I test some of the biggest, baddest, most expensive smartwatches in the world, and I really like my job. Being able to check out the ground contact time of my feet while I run, or my skin temperature while I sleep is fascinating to me.
The last watch I tested was the Garmin Epix Pro, sure to join the ranks of our best Garmin watch list, a marvel of smart engineering costing a hefty $899.99 / £829.99 / AU$$1,529. However, the moment it was off my wrist, I slipped on a cheap bit of plastic worth around $15: my now-beloved Casio F-91W.
This is the latest in a regular series of articles in which we test really cheap gadgets to see if they're worth even the small price you'll pay for them. Read them all here.
When I first bought the Casio, I wrote an article about its history, from hipster counterculture and Barack Obama to its use as a bomb-timer, and how its status as the ultimate affordable, reliable digital watch ensured I’d use it for a long time to come. After all, it’s supposed to last around seven years.
Well, I’m happy to report I wasn’t just blowing smoke and infatuated with a new purchase. Four months on, and I’m still using my $15 / £13 / AU$25 strip of plastic as much as any other watch, at least when I’m not reviewing, and still not-so-secretly delighted every time I put it on. Yes, it’s cheap and it looks it. No, I don’t care. I love it and find it useful.
|Price:||$15 / £13 / AU$25 (bought for £13.95)|
|Dimensions:||37.5 x 35.2 x 8.5 mm|
|Battery life:||Around seven years|
|Water resistant:||Splash resistant|
I’ve been taking care of it, of course. Lots of people online say it’s fully water resistant, but they seem to be going by the “water resist” message on the case. The watch is unchanged since its debut in 1989, and the official wording by Casio is that the F-91W is “splash resistant” by modern standards. It’s fine in the rain, for example, but I’ve certainly not been wearing it in the sea or in the shower as I would with other rugged G-Shocks.
Otherwise, it’s proven - as predicted when I first wrote about it - to be the perfect ‘knockabout’ watch. In the gym, I’ve been using the stopwatch to time my between-set rest periods, and monitor how long I do core exercises such as the plank push-up. I’ve been using its discreet alarm to get me up in the morning when I’m not at home.
I used to set my phone as a backup, but I have no anxiety about the watch running out of charge as I do when I rely on my phone. My watch proved so reliable, it’s become the only alarm I set when I don’t have my usual sunrise clock.
In fact, it’s the only watch I take on holiday, apart from a few anxieties about taking one to the airport, due to its suspect history. I don’t need to pack a charger, I don’t need to worry about winding it, and I certainly don’t have to stress if it gets lost or damaged.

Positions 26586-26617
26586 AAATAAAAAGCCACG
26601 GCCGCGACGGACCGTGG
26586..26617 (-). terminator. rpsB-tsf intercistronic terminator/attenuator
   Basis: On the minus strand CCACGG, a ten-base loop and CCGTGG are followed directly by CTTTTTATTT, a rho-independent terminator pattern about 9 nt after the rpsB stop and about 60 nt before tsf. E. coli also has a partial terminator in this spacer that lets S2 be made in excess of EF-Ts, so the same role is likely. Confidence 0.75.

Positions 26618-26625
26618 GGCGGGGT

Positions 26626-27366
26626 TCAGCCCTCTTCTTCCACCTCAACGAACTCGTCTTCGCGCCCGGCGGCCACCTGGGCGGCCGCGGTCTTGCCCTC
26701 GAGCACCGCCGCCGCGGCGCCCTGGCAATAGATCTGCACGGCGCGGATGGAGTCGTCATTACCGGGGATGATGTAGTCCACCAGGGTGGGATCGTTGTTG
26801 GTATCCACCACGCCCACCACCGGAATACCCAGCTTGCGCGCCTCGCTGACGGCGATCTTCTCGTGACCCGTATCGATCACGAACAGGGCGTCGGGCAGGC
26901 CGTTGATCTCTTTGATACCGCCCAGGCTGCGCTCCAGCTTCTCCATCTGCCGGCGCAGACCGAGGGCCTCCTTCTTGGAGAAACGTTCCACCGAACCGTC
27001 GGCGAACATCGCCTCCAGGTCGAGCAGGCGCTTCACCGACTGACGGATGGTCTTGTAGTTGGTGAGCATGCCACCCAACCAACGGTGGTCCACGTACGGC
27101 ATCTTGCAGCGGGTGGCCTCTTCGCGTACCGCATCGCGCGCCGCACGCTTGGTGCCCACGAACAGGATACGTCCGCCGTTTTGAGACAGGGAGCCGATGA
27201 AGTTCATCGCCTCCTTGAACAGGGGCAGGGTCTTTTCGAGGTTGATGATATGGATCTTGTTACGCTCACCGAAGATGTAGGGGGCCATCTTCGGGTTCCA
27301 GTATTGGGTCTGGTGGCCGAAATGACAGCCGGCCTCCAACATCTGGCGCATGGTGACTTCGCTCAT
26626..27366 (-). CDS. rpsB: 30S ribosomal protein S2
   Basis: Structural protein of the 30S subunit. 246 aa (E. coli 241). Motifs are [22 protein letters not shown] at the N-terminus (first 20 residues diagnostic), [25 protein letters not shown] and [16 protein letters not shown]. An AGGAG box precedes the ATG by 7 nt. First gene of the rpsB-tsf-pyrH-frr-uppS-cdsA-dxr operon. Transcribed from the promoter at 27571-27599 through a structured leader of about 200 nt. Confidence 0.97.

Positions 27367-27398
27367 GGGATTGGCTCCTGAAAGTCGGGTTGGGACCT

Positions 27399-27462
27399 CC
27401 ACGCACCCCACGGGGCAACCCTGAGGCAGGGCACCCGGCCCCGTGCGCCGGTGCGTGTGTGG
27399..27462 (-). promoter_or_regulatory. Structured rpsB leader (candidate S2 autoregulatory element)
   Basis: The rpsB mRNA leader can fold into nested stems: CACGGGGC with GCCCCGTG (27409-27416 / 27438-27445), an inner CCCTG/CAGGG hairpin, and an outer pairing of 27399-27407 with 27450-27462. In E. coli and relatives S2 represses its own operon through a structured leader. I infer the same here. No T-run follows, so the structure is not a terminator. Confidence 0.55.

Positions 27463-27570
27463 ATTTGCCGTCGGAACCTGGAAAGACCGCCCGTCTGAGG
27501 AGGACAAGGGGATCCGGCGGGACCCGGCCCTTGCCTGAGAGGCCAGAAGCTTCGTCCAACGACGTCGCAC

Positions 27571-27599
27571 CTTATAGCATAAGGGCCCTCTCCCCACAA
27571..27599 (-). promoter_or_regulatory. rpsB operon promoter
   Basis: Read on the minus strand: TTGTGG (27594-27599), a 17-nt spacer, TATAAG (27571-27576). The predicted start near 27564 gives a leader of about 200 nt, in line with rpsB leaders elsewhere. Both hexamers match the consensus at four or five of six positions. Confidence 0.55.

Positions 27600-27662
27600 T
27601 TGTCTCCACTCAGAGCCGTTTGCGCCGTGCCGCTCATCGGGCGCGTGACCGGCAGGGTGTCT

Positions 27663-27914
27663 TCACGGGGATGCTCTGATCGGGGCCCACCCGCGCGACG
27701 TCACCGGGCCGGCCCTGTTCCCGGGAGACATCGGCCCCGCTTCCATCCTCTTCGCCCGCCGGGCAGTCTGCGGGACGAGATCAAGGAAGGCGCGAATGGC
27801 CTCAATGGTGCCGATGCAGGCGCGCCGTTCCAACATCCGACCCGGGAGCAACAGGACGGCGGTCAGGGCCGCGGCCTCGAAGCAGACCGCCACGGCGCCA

I’ve grown fond of it, and it’s a conversation starter if it’s noticed. Sure, I get a couple of disparaging comments (“you review smartwatches, and you’re wearing that?” said one person, when I told them what I do for a living) but I like the retro charm of it and it’s not worn in formal settings.
It’s such an antithesis to the stuff I review for a living, putting it on almost feels like taking a weight off, which is probably why I wear it on holiday. Just enough functionality to remain useful day-to-day, with no battery anxieties, Whatsapp notifications, or the old “you’ve been sitting for too long” klaxon when I’m two-thirds of the way through a movie.
Last time, I said “this is its place in the modern world: a temporary reprieve from rampant consumer culture, constant connectivity, and an increasing amount of black screens in your life. The initial buy-in is incredibly small, it asks nothing from you, and it'll be there for years whenever you need it.” Four months on, nothing has changed. It’ll never fully replace any of the best smartwatches, of course, but it’s there whenever you want a small piece of that 90s’ connectivity-free joy.
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Matt is TechRadar's expert on all things fitness, wellness and wearable tech. A former staffer at Men's Health, he holds a Master's Degree in journalism from Cardiff and has written for brands like Runner's World, Women's Health, Men's Fitness, LiveScience and Fit&Well on everything fitness tech, exercise, nutrition and mental wellbeing.
Matt's a keen runner, ex-kickboxer, not averse to the odd yoga flow, and insists everyone should stretch every morning. When he’s not training or writing about health and fitness, he can be found reading doorstop-thick fantasy books with lots of fictional maps in them.